Published on October 30th, 2012 | by Carl Simmons0
We can do everything except sit in silence. What are we missing?
It’s not always easy to drop what we’re doing so we can have times of refreshing with Jesus. Some of us feel guilty about not giving our human obligations top priority; we may feel we’re letting others down. A lot of us feel rushed and don’t think we can get into “the right frame of mind” to be with Jesus. Some of us may even wonder whether we’re wasting our time by doing “nothing” (by human standards) with Jesus.
Try being still for exactly 97 seconds. You may find it’s hard to do. Thoughts may even flurry in your heard and interrupt the process. So why do we seem to be able to do everything except be still? What is it about quiet or stillness that makes us so uncomfortable?
Here is a list of mental and spiritual exercises to help you reflect (in stillness!) about your friendship with Jesus.
Get quiet and reflect on the time you first drew close to Jesus. Who was with you when that happened? Where were you? What were some of the sounds and smells? What were you thinking and feeling? Take another minute to replay that in your mind and heart.
Now, reflect on where you are right now in your relationship with Jesus. Think also about where you are in comparison to those first days, and why.
Finally, where is Jesus alongside you right now? What’s different from before? What’s better? And what do you miss from that first time you drew close to Jesus?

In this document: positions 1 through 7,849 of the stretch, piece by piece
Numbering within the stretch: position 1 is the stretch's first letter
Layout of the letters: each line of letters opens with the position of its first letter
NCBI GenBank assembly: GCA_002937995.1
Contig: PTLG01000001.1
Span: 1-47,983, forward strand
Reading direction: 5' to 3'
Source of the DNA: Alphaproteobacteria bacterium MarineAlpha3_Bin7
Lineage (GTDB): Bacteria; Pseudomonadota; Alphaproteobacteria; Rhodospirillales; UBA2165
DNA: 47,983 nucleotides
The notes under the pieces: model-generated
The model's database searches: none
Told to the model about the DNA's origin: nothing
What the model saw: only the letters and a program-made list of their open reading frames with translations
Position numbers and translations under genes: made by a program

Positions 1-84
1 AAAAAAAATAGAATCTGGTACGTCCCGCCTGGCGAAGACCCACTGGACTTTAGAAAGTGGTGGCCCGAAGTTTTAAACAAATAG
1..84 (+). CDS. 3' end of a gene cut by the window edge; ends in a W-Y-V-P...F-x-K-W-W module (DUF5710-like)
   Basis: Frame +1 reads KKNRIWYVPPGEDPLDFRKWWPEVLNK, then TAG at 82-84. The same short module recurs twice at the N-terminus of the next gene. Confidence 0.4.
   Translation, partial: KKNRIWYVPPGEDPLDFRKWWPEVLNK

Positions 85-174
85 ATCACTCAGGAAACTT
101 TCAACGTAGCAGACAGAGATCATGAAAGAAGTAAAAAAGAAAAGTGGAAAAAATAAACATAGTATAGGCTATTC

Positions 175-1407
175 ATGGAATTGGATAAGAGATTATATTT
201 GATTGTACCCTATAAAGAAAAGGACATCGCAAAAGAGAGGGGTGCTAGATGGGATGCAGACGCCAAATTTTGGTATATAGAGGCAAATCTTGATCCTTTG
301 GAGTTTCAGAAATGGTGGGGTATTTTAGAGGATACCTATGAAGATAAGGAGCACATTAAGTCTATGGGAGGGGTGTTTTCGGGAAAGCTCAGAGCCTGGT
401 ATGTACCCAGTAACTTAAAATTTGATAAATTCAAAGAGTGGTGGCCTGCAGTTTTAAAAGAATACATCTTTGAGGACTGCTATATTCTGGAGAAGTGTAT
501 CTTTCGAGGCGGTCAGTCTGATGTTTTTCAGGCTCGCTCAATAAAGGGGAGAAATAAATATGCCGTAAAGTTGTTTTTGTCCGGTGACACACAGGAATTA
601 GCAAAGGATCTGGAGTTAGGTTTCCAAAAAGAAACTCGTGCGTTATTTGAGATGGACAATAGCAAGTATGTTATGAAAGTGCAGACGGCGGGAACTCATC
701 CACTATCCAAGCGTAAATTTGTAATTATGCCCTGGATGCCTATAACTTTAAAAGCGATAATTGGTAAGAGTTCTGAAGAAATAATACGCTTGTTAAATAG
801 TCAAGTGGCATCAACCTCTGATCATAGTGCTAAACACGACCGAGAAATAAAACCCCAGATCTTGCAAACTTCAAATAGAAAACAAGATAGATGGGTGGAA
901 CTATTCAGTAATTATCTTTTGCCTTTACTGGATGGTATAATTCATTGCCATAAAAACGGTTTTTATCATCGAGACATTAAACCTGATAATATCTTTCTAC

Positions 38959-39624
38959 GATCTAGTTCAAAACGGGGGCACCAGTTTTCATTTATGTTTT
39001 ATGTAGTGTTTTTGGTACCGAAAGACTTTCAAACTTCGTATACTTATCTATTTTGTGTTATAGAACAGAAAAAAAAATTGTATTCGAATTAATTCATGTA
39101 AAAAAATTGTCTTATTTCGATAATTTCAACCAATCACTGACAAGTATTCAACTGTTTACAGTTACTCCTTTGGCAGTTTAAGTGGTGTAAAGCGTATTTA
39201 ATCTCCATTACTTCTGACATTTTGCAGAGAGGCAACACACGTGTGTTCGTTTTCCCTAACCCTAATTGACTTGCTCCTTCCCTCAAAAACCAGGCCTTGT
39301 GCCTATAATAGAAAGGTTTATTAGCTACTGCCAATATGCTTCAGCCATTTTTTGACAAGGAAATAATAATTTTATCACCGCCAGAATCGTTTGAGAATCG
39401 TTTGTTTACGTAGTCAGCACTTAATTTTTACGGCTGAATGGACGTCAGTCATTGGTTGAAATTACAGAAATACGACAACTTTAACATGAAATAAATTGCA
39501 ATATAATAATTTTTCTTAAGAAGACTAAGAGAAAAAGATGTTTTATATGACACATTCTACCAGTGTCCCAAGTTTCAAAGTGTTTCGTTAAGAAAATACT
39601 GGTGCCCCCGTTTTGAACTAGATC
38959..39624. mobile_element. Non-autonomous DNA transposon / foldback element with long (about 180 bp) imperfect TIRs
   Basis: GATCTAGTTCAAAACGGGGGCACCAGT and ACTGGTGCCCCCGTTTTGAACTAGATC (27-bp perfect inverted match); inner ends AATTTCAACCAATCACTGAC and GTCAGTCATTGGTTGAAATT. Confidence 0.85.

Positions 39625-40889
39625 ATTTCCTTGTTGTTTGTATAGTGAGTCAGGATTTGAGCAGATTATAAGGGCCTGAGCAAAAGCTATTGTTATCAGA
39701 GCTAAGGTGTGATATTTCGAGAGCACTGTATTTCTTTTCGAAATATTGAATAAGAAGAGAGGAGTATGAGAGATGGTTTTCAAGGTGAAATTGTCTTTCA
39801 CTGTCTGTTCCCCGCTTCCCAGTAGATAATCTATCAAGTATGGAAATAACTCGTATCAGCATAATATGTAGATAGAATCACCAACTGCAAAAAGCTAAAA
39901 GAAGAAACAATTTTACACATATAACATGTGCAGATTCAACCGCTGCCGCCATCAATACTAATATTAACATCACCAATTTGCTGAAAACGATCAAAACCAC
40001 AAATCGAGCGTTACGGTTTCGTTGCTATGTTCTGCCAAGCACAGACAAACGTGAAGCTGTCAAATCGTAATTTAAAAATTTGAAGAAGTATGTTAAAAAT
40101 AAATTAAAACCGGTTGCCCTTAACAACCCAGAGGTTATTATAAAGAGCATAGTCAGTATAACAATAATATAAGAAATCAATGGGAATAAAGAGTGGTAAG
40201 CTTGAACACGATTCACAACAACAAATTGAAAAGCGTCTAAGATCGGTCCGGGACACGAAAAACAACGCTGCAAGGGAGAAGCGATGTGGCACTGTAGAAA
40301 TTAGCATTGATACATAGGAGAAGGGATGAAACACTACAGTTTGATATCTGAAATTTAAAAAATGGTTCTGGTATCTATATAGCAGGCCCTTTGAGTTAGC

Remembering and reigniting your first love
If you think about your best friend growing up in comparison to your friendship with Jesus, of course we’re going to act a little differently around our Lord and Savior!
But Jesus calls us his friends (John 15:13-15), and that’s not something we should take lightly. Jesus is going to be there for us, no matter what we’re thinking or feeling, and He wants us to be with Him, too. That’s a pretty mind-blowing concept, but it’s true.
Therefore, if we’re going to grow in a healthy relationship with Jesus, we’re going to need to spend quality time with Him. It’s hard to love—let alone follow—someone you don’t even know. A.W. Tozer put it this way, “True Christian experience must always include a genuine encounter with God. Without this, religion is but a shadow, a reflection of reality, a cheap copy of an original…The spiritual giants of old were men who at some time became acutely conscious of the real Presence of God.”
When have you been “acutely conscious” of God’s presence in your life? Think about the times you’ve encountered Jesus—during a retreat, in the midst of a crisis, or maybe even when you least expected it. Where or when do you tend to feel closest to Jesus? Why are those times or places more special? And when do you feel furthest away?